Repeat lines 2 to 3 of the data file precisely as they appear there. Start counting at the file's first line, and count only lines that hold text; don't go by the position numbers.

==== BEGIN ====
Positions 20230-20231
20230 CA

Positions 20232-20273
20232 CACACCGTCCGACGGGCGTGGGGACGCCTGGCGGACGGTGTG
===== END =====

20230 CA

Positions 20232-20273